Extra backyard fruit, other crops find a home in food exchange

Share via
Special to The Times

When we moved into our home with a third of an acre in Altadena, we inherited an orchard. Oranges, grapefruits, Meyer lemons and pomelos hung like tropical ornaments. Late summer and fall brought a bounty of avocados, figs and persimmons. And when the apricots and plums ripened in spring, we couldn’t pick them fast enough. Hundreds of the stone fruit hit the ground and rotted.

Every year I vowed to work harder, pick faster and share smarter, but every year I ended up hauling bushels of spoiled fruit to the curb for trash pickup.

I wasn’t alone. Altadena resident Gail Murphy found that her blackberry vines produced far more than her family of four could consume. Ditto with a prolific pineapple guava tree that bears fruit at the same time in the fall.


Murphy and her sons, ages 4 and 8, set up a fruit stand to handle the surplus. Some neighbors purchased the berries; others swapped them for produce from their own yards. Murphy soon added free-range chicken eggs, tomatoes and apricots to her stand.

Neighbors wished for a way to share on a larger scale. They were eager to pass on the abundance of their own gardens and sample the harvests of others who lived nearby.

So in November, Murphy expanded her fruit stand into a virtual marketplace: the Co-op & Food Exchange of Altadena, a Yahoo Groups e-mail list and discussion board dedicated to sharing and swapping homegrown organic fruits and vegetables. Now 45 members who live in or near Altadena or Pasadena post announcements offering surplus crops or seeking a particular kind of produce.

The group has gathered for swaps in the park and, most recently, our first summer harvest potluck dinner, where all of the dishes were made with homegrown crops.

Thanks to the exchange, it’s easy to find homes for my excess citrus. When the apricots and plums ripen all at once, I have a steady stream of fruit pickers. They reduced this season’s waste to nearly zero.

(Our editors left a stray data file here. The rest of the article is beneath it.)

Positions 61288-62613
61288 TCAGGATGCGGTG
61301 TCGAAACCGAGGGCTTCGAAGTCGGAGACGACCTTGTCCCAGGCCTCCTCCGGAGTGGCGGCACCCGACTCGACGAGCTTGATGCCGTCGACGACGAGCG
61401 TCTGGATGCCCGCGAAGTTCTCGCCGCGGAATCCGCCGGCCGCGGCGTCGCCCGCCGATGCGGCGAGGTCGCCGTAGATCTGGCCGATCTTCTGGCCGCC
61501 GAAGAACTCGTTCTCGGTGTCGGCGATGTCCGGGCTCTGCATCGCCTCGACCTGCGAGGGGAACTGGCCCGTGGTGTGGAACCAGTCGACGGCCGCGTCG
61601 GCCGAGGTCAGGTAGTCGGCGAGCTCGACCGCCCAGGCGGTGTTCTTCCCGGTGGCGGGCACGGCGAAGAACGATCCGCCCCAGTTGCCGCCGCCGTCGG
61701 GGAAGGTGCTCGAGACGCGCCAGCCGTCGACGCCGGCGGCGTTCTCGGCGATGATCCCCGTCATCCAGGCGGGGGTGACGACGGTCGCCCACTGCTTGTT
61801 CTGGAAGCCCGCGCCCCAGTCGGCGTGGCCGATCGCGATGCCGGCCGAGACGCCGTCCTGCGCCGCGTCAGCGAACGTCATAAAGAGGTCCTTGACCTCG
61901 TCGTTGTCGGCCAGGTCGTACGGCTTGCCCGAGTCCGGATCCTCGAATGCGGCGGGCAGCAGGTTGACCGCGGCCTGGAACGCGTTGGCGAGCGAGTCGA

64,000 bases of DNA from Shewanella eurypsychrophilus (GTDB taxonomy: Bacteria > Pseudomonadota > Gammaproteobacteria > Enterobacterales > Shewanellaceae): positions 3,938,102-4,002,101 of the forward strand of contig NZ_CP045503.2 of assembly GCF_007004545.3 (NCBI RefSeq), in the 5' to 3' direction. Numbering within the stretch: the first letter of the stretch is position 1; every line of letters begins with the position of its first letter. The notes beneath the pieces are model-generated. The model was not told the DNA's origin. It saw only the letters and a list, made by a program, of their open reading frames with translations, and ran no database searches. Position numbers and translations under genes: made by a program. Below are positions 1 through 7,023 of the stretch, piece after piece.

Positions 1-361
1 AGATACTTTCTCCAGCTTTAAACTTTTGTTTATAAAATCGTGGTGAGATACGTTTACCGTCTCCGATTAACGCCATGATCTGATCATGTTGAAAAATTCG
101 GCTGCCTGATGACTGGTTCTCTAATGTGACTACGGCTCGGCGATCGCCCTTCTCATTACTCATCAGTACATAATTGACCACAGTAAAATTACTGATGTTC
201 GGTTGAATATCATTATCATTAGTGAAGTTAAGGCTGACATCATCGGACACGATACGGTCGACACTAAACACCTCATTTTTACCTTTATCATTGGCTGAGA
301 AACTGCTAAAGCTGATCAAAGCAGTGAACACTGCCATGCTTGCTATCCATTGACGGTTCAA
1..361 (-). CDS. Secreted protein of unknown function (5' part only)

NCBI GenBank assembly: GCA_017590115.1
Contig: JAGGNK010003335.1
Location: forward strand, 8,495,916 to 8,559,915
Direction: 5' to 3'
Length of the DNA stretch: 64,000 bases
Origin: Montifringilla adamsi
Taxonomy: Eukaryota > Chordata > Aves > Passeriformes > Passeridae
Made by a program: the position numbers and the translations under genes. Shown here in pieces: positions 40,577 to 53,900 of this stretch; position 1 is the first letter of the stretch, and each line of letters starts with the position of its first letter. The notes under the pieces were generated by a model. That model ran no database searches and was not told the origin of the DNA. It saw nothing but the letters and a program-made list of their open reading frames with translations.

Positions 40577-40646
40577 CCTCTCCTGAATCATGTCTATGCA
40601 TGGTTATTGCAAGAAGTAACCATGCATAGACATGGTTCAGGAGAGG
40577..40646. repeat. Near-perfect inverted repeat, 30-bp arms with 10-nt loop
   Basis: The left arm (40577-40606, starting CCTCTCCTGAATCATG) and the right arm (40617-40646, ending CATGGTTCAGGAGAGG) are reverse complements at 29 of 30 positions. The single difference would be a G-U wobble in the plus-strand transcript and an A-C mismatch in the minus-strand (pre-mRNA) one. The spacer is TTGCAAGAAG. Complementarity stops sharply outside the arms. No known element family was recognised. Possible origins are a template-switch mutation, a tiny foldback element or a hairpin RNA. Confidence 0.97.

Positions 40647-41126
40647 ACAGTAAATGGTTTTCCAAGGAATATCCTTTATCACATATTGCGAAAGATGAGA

I expect nothing in return, but I’ve received organic mint, basil, pink striped lemons, blackberries, onions, peaches, exotic recipes involving pomelos, strawberry plants and lemon grass from other members.


“I just hate wasting all the oranges and plums in my yard, and I cannot possibly use it all,” Altadena writer Ellen Snortland said. “I love being able to swap.”

Pasadena teacher Christina Wenger lives in a yard-less condominium but raises vegetables in a friend’s backyard. Even though this year’s crops were disappointing, she found that basil grows in abundance.

“For big bouquets of basil, I’ve received some wonderful garden produce,” Wenger said. “This group has proven to me the accessibility of localism; one person doesn’t have to grow everything.”

That localism and ability to become self-sufficient appeal to Marcia Coppess. The Pasadena resident is striving to produce more of her own food. She has a thriving vegetable garden with an abundance of heirloom tomatoes, but new fruit trees aren’t yet bearing anything. Exchange members have filled the gap with fresh apricots, plums, peaches, blackberries, figs and citrus.

Patrick Reagan, an Altadena software designer and exchange member, is exploring the idea of starting a local co-op store. He says there’s a larger market for the excess produce in the area.

Meanwhile, exchange founder Murphy wants to expand the concept. “We already have members in Arcadia and Monrovia, so there’s definitely an interest,” she said. Prospective members can go to, and she encourages gardeners in other areas to start their own exchanges.


I’m glad to be part of a group with lofty goals, but my own mantra is much simpler: Let no fruit go to waste.